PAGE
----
It all started because an ex-colleague wanted to ask for my help to come up with a proposal for it and she went through my colleague. When I went back to school the next day, the latter asked me whether I had any ideas. And so I hatched a couple as we were standing by the field. We found another colleague who had written in a proposal the previous year and succeeded in getting a few eco-boards for the school.

And so as we discussed, I hatched more ideas. And finally we agreed to help each other out. And so, we went and got the quotations and necessary documentations done. But because I was busy, I almost wanted to just give it a miss. That is where a little nudge made all the difference. Documents were forwarded to me and both my colleagues saw me for more details of the ideas we hatched earlier.

No iPad or AppleTV for my proposal as I have been using this. Instead I opted for personal cloud computing. I have been using a WDLiveBook at home for quite some time. Found it to be convenient for storage and also accessing files even when I am not at home. And with the WDCloud app on the iPad, it really made things easy. Having everything I need for work in one place definitely beats rummaging through your bag for thumb drives. And thumb drives get left behind or dropped.

So, my proposal includes setting up a cloud in the class or class in the cloud. Either way, it is supposed to make available resources to my students. That is the main equipment, the others being a colour laser printer (I wish I can have a 3D-printer but it's still expensive now and there is still the issue of safety where the fumes are concerned) and a projector.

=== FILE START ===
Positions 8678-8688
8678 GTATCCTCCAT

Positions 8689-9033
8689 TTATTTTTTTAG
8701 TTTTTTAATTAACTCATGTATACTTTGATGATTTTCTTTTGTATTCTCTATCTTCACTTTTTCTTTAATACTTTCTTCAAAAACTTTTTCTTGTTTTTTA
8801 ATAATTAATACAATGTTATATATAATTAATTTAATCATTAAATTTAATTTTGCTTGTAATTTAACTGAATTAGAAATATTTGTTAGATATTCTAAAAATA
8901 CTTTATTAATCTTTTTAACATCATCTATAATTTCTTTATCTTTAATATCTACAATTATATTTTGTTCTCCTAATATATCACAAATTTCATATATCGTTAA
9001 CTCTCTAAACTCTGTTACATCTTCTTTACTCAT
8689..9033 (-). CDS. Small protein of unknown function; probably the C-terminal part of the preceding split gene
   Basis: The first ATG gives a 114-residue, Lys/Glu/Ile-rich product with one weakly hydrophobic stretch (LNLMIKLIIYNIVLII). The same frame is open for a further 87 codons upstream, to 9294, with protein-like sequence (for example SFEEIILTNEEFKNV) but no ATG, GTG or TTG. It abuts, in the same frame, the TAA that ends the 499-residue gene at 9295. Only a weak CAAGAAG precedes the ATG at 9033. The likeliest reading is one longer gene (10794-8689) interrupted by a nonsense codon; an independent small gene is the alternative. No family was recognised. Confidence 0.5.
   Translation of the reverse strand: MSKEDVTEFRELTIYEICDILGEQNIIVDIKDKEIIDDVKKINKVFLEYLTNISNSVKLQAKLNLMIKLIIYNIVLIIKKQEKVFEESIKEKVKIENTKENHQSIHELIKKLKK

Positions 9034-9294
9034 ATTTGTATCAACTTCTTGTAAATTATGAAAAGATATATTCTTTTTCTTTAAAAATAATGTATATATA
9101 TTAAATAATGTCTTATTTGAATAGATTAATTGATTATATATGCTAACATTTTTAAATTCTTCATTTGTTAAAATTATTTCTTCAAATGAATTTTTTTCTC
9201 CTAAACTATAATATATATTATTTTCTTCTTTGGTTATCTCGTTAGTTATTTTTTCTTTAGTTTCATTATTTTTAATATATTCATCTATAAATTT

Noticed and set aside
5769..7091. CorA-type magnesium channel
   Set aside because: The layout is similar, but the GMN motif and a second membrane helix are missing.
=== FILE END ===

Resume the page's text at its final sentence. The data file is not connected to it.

Cloud In The Class.... that is the name of my proposal. Classrooms are changing. The way we learn should change to reflect the technology available to us now. Chalk and talk, static text books, teacher as the sole source of information.... well, those are yesteryear's way. Historically, the way education is done has been changing for as long as written records have been around. So there is no reason for us not to embrace the new technologies.

But I think everything is kinda cyclical. Once upon a time, when one wanted to master a skill, he became an apprentice under a master.... personalised learning. 8) Then mass education came along when the Industrial Revolution came about. There was simply not enough people to do the one-to-one thing. But now... technology has made what was impossible possible... and better.

I think learning has never been more fun than now... even at school, I am trying out so many things.... my good friend keeps encouraging me to blog about it as a way of keeping record and also to remember. I keep procrastinating. I should really get down to it and blog more again...

Anyway, today's email was nice. 



Tuesday, August 5, 2014

On A Day When My MacBook Died On Me

One can start a day with great plans, a long list of things to do… and the anticipated satisfaction when all is done. Then you sit down to wake your computer up. And plug in the cable to charge the iPad… I am always one who prefer a state of preparedness. So having my iPad charged to the max makes feel 'better'. I like my payung ready at all times if I can help it... 8) But all plans no matter how well thought out can go awry....